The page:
Begin Again a cure for summertime movie blues

click to enlarge Mark Ruffalo in Begin Again.
Mark Ruffalo in Begin Again.
Mark Ruffalo in Begin Again.

A tonic for the steady stream of vacuous movies Hollywood has foisted on us this summer, John Carney’s Begin Again is a grounded, delightful, human tale buoyed by infectious yet meaningful pop music and dynamic performances from its strong cast. Unabashedly romantic, the film manages to give us a story that’s manipulative to the core yet somehow presents it with such sincerity that I didn’t mind being jerked about by its contrivances. Credit Carney (Once), who also wrote the screenplay, for knowing just when to lay off the sentiment and allow his characters to genuinely grapple with the affairs of the heart that plagues them.

Mark Ruffalo, never more disheveled, is Dan, a past-his-prime record producer whose tastes have not changed with the times. He finds himself out of step with the movers and shakers at the record label he co-founded and is soon ousted from it. This is just the latest indignity he’s suffered. He left his wife (Catherine Keener) and daughter (Hailee Steinfeld) after finding his spouse had cheated on him and has lost all of his money as well. He’s hit bottom and has nothing left to lose which makes him the perfect guy to make Greta (Keira Knightley) a star, something the singer/songwriter isn’t sure she wants after having been dumped by her musician boyfriend, Dave (Adam Levine), who let his growing fame eclipse their relationship. Greta’s music catches Dan’s ear at an open mic session because she’s doing something wholly unique – she’s writing from the heart.

Carney starts with the scene in which they meet and then employs separate flashbacks to show us how Dan and Greta came to their respective places of despair, a strategy that helps energize what would otherwise be a rather rote story. Their relationship and the way it grows takes up the bulk of the film and it’s to the filmmaker’s credit that he manages to avoid the usual pitfalls films of this sort stumble through. He takes a more realistic look at their friendship and their response to it.

This relationship grows as they set out to make their magnum opus – an album in which they record Greta’s songs live in various locations around New York City. In an alley, on a subway platform, on a rooftop, in Washington Square, while floating in a boat in the pond at Central Park – all of these locales are used to mirror the stripped-down nature of the music. There’s a vibrancy to these songs, as if they’ve been played by people who have loved, lived and been hurt but are better because of it, eager to live life and not shrink from the pain that may come their way. That most of the songs contain infectious hooks doesn’t hurt either.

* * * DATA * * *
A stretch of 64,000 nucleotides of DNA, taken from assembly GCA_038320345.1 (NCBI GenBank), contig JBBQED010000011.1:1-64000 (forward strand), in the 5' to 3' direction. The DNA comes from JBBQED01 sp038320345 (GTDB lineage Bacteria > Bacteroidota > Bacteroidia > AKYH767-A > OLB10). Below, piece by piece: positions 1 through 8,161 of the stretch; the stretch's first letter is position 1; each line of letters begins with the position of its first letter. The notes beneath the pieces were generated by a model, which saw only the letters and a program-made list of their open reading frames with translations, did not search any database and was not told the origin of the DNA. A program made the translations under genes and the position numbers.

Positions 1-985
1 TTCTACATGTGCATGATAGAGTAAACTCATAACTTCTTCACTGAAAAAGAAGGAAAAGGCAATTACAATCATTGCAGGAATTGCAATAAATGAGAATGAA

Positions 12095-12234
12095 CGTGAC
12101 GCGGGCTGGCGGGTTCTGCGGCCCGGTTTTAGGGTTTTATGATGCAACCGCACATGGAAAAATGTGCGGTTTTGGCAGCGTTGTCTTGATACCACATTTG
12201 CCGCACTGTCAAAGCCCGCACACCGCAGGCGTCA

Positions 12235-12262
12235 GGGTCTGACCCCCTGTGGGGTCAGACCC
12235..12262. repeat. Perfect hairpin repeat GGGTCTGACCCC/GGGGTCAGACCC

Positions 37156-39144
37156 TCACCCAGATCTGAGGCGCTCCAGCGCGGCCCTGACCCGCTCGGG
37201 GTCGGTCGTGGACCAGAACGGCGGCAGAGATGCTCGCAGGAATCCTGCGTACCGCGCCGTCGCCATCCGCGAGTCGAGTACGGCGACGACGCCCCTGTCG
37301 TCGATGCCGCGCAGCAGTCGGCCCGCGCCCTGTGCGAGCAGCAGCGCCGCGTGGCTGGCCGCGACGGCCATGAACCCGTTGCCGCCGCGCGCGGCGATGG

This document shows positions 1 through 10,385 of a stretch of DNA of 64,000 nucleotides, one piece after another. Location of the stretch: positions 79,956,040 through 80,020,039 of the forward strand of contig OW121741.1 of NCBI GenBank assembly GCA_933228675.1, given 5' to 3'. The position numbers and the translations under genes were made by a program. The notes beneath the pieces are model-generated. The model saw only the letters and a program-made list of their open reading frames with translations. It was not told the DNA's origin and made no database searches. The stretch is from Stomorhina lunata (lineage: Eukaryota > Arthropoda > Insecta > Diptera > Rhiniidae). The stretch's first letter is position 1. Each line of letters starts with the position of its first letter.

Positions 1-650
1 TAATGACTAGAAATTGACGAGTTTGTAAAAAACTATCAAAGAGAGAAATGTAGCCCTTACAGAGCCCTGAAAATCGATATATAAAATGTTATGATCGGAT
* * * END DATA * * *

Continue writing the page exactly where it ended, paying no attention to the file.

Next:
Carney has a keen eye for casting, creating an ensemble that manages to bring out the best in each other. Ruffalo has charm to spare and he uses it to great effect here but when his character is forced to let his guard down and give vent to his feelings, is when he really shines. As for Knightley, even though an attempt is made to dress her down, there’s no dimming her luminous quality. She’s smart, sassy, vulnerable and strong, making Greta the sort of person you’d be lucky to call a friend. Levine proves to be the real surprise, at ease on screen in his film debut, going toe-to-toe with his more seasoned cast mates and able to generate sympathy for a character who ends up being his own worst enemy.

There is a bit of irony at play here as Dan’s intent is to produce music free of artifice yet the story, at its core, is a manipulative construct. Be that as it may, I didn’t care. Begin Again casts a spell that had me entranced from the beginning, as its appealing characters, brought to vibrant life by its cast, are front and center, people I could relate to and ultimately cared about. The bottom line is I was happy to spend time with them and Carney’s film put a smile on my face, an experience that’s been far too rare this summer.

Contact Chuck Koplinski at

For an advance review of The Purge: Anarchy, go to the Cinemascoping blog.

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